Commercial refrigeration equipment manufacturer says rules are “devastating”
April 7, 2015
The chief engineer of a small manufacturer of commercial refrigeration equipment in the U.S. told a committee of the House of Representatives that the web of rules governing his products are “devastating” the industry.
As reported by the Air-Conditioning, Heating & Refrigeration Institute (AHRI), Viktor Anderson of Michigan-based Structural Concepts gave testimony before the House Small Business Committee on March 18.
He complained that the Environmental Protection Agency (EPA) and Department of Energy (DOE) are creating too many rules without coordinating them with each other.
The DOE sets efficiency levels for commercial refrigeration equipment, while the EPA makes rules on what refrigerants are allowable. These rules are being issued irrespective of one another.
Consequently, Anderson argued, small businesses have to spend “inordinate” amounts of money and time to comply with a seemingly endless series of rulemakings — to the point where “We could potentially be redesigning our products every two to three years for more than 12 years in a row.”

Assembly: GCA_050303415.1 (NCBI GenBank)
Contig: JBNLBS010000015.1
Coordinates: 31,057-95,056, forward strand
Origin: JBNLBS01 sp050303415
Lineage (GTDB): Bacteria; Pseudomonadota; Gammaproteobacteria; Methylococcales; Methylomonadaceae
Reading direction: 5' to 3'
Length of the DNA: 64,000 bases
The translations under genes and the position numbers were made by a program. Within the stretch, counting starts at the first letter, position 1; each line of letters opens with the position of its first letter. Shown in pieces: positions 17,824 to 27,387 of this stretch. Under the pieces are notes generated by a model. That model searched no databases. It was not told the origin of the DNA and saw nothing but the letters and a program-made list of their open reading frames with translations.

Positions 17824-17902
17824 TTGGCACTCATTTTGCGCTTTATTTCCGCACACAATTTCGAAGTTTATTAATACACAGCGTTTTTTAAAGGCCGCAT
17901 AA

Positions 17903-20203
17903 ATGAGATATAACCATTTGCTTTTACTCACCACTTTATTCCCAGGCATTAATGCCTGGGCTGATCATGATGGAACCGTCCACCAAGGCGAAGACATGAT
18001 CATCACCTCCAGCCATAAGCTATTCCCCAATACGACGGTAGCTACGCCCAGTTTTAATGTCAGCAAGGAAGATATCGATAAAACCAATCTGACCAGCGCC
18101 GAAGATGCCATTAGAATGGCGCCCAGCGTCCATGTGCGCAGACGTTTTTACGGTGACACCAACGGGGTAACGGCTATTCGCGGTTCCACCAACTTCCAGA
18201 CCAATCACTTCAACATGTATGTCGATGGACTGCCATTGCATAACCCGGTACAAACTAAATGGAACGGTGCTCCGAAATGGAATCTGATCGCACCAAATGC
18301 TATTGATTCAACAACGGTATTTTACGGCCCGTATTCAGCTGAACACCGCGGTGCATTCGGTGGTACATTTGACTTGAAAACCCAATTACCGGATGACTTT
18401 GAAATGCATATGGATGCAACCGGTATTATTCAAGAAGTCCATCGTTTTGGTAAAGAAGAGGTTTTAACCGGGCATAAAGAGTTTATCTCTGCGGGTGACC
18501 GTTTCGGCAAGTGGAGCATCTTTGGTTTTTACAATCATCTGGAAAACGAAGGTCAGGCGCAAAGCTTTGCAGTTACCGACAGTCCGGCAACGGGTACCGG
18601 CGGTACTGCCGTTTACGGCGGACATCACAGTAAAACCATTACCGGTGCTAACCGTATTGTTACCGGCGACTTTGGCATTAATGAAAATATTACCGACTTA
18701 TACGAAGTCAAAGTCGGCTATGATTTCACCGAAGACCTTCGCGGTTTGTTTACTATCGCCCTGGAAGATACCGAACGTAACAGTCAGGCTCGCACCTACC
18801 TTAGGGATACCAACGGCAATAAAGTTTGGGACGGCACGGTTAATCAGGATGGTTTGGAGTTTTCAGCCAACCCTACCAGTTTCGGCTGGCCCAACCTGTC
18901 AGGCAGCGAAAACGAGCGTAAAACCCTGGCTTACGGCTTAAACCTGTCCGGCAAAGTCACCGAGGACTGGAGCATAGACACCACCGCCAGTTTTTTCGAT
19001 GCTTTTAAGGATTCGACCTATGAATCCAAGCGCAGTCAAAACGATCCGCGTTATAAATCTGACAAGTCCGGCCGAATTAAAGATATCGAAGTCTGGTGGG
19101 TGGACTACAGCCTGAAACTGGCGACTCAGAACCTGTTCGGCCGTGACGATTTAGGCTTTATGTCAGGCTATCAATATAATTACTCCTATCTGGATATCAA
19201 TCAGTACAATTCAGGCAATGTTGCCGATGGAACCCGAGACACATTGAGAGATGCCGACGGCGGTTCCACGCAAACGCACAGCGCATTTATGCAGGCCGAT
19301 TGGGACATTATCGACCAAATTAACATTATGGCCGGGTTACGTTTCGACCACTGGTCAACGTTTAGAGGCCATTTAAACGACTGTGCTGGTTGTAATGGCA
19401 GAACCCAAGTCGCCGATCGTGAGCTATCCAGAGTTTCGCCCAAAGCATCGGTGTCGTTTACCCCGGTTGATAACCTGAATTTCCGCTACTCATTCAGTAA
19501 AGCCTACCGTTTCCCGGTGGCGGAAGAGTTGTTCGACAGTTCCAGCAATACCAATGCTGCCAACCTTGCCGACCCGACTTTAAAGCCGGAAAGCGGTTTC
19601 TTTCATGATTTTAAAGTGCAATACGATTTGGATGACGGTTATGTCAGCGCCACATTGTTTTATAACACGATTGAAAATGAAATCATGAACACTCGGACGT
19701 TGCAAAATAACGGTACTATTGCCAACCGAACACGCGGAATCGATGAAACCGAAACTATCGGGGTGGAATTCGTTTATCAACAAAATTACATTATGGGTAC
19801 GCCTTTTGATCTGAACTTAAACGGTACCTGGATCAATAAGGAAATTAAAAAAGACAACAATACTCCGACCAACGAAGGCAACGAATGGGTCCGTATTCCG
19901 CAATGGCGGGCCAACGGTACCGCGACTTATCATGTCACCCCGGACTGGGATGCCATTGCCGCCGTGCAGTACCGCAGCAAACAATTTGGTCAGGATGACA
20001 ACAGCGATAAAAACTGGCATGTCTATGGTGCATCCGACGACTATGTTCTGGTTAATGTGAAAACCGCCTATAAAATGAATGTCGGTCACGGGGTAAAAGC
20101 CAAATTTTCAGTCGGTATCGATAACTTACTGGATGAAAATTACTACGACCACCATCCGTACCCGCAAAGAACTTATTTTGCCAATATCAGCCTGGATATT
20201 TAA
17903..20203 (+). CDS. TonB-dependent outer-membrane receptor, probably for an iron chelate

In fact, Anderson noted that DOE’s own analysis of the commercial refrigeration rule found that “the average small manufacturer is expected to face capital conversion costs that are nearly five times typical annual capital expenditures.”
On one point Anderson argued that in issuing its energy conservation standards which go into effect in 2017, DOE did not abide by Executive Order 13563 that requires DOE to “tailor its regulations to impose the least burden on society.” He also said that a concurrently issued rule requires agencies to examine the impacts of regulations on small businesses and seriously consider how to reduce regulatory burdens … for small businesses.”
Anderson pleaded with the Committee to conduct appropriate oversight of DOE and EPA, saying that “with its never-ending wave of new rules and ever-more-stringent standards, the administration is threatening our ability to do business, provide jobs, and provide critical products to American consumers.”
To see the AHRI press release, click here.